The industrial age is over, so why are we still punching in?
Welcome to the 21st century, where women are an official fixture of the working world. One catch: the laundry never went away. Or the dishes. Or the kids. Sure, men have gotten more involved at home—but with everyone working, finding balance between work and home has become a challenge. Something’s gotta give, and it might mean rethinking the way we work.
“Work as we know it just isn’t working,” writes Amy Brown for Solutions Online. “Our labor laws and practices still focus on an antiquated Industrial Model of Work that uses time spent in the office or at the work site as a measure of productivity. We still cling to some kind of 1950s middle-class nostalgic belief that an ideal worker does not have time constraints because someone at home manages child care, elder care, and household responsibilities. This is no longer true.”
First of all, as anyone who works near an internet connection will tell you, time spent at work is not synonymous with time spent working. And the interweb isn’t the only difference between now and the 1950s. Seventy percent of children are currently raised in homes where all adults work, and as baby boomers reach retirement we’re about to see a large increase in the number of elderly who will need home care.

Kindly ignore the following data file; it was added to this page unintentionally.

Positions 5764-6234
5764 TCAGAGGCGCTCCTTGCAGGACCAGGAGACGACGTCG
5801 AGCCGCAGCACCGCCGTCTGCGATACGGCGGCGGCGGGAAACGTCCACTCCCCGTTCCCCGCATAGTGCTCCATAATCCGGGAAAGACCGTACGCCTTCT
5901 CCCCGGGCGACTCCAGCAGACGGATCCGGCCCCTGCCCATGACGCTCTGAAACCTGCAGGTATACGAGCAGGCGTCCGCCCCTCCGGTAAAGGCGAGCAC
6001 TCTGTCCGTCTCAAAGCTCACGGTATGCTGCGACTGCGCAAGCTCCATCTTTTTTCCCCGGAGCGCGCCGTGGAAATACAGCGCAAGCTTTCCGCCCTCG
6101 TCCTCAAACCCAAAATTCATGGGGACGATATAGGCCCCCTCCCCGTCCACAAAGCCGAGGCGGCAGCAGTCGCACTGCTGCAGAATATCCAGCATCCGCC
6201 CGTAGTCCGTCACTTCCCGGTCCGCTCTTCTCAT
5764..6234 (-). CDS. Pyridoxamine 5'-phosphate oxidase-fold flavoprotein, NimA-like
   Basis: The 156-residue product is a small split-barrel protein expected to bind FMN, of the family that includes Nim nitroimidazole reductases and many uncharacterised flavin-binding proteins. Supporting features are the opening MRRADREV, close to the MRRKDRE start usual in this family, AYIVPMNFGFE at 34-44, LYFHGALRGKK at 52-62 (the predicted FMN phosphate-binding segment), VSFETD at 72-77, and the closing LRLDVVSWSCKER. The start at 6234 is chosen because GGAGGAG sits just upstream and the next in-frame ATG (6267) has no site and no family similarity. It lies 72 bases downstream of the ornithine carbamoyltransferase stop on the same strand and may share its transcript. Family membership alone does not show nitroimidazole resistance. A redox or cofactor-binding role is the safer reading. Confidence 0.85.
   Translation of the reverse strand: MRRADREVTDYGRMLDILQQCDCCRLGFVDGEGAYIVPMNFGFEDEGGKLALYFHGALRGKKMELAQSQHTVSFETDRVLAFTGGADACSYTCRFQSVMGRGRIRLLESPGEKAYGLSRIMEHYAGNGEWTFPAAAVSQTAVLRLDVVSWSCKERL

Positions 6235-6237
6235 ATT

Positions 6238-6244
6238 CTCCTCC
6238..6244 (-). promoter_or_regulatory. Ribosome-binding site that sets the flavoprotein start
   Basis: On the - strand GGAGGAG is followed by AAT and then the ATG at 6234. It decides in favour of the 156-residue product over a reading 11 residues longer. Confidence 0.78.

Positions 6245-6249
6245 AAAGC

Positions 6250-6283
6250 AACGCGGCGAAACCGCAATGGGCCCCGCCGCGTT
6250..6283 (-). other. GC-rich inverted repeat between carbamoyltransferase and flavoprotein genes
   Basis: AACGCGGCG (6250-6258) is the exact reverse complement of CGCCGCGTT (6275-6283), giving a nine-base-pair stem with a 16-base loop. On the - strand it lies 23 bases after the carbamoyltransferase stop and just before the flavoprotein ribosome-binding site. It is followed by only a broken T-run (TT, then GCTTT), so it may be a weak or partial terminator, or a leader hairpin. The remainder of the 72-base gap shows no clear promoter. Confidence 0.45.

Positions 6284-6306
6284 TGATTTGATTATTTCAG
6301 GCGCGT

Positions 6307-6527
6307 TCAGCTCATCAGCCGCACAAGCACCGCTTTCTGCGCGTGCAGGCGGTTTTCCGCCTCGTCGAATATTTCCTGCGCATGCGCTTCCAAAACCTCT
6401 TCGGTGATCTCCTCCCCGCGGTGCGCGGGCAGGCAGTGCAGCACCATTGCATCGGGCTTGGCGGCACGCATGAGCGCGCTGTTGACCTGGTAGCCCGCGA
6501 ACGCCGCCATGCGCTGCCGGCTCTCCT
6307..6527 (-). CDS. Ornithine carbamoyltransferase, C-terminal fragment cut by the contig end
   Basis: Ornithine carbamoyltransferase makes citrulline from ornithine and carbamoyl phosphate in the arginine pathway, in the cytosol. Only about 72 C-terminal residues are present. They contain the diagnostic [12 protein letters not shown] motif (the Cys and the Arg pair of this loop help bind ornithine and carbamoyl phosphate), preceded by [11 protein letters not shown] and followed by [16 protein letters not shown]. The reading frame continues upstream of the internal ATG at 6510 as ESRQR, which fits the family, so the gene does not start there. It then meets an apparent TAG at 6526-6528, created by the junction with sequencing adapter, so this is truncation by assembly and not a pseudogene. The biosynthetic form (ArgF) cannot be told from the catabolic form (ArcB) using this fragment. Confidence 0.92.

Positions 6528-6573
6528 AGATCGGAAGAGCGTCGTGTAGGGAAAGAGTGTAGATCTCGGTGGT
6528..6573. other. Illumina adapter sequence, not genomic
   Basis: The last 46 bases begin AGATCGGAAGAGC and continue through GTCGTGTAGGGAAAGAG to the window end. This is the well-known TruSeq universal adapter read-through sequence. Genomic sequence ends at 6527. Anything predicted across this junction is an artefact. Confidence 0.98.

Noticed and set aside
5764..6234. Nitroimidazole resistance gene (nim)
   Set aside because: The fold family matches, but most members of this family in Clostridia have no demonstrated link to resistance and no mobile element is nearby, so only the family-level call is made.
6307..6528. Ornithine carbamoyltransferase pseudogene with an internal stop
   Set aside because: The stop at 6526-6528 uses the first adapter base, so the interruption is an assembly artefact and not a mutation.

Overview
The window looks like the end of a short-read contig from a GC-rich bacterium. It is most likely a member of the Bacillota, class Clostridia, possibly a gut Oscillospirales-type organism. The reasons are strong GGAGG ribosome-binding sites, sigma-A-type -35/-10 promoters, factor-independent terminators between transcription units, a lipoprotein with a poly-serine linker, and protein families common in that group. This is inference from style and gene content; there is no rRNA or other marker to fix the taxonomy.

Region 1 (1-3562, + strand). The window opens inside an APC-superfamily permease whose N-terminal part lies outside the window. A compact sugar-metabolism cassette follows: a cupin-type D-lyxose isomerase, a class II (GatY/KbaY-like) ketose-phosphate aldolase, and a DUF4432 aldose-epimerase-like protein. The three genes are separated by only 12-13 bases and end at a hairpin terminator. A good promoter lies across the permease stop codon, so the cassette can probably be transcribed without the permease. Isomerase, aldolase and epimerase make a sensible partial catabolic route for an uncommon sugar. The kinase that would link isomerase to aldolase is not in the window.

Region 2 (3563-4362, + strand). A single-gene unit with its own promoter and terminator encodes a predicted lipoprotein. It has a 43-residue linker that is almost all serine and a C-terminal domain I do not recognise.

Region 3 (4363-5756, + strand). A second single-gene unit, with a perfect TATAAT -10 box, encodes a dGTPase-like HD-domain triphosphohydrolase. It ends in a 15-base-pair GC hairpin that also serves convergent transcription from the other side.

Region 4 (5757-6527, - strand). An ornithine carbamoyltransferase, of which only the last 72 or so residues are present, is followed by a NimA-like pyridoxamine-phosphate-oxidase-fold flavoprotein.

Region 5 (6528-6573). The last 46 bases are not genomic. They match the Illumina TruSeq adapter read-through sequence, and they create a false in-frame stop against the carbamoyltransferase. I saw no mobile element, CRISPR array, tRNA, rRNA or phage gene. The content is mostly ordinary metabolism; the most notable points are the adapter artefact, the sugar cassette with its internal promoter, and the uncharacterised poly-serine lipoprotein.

Work schedules that don’t leave time for balancing these care-giving responsibilities leave employees stressed, tired, and vulnerable to illness, says Brown. And recent research suggests companies that don’t support work-life balance are likely to see higher rates of turnover. When you consider that replacing an employee typically costs a company at least half of that employee’s salary, employee dissatisfaction starts to look bad for the bottom line, too.
Work arrangements like telecommuting and flexible scheduling help, says Brown, but there might be a better option: the “Accountability Model of Work.” Here, workers are given a set of responsibilities and complete control of their time, creating incentive to use every minute wisely. The result is high quality work done quickly, and employees are happier too.
It’s normal, says Brown, for companies’ first reaction to be that the accountability model would never work for them. But when Gap Inc. finally made the switch, both management and employees reported increased levels of engagement and higher quality work. The company also measured a 17 percent increase in productivity.
Paired with changes in social policy, suggests Brown, the accountability model could easily take the place of today’s industrial model. “Work is not a place you go, it is something you do,” she writes. And a different take on how it’s done could make both workers and their bosses more satisfied.
Photo: "Power house mechanic working on steam pump," by Lewis Hine, public domain.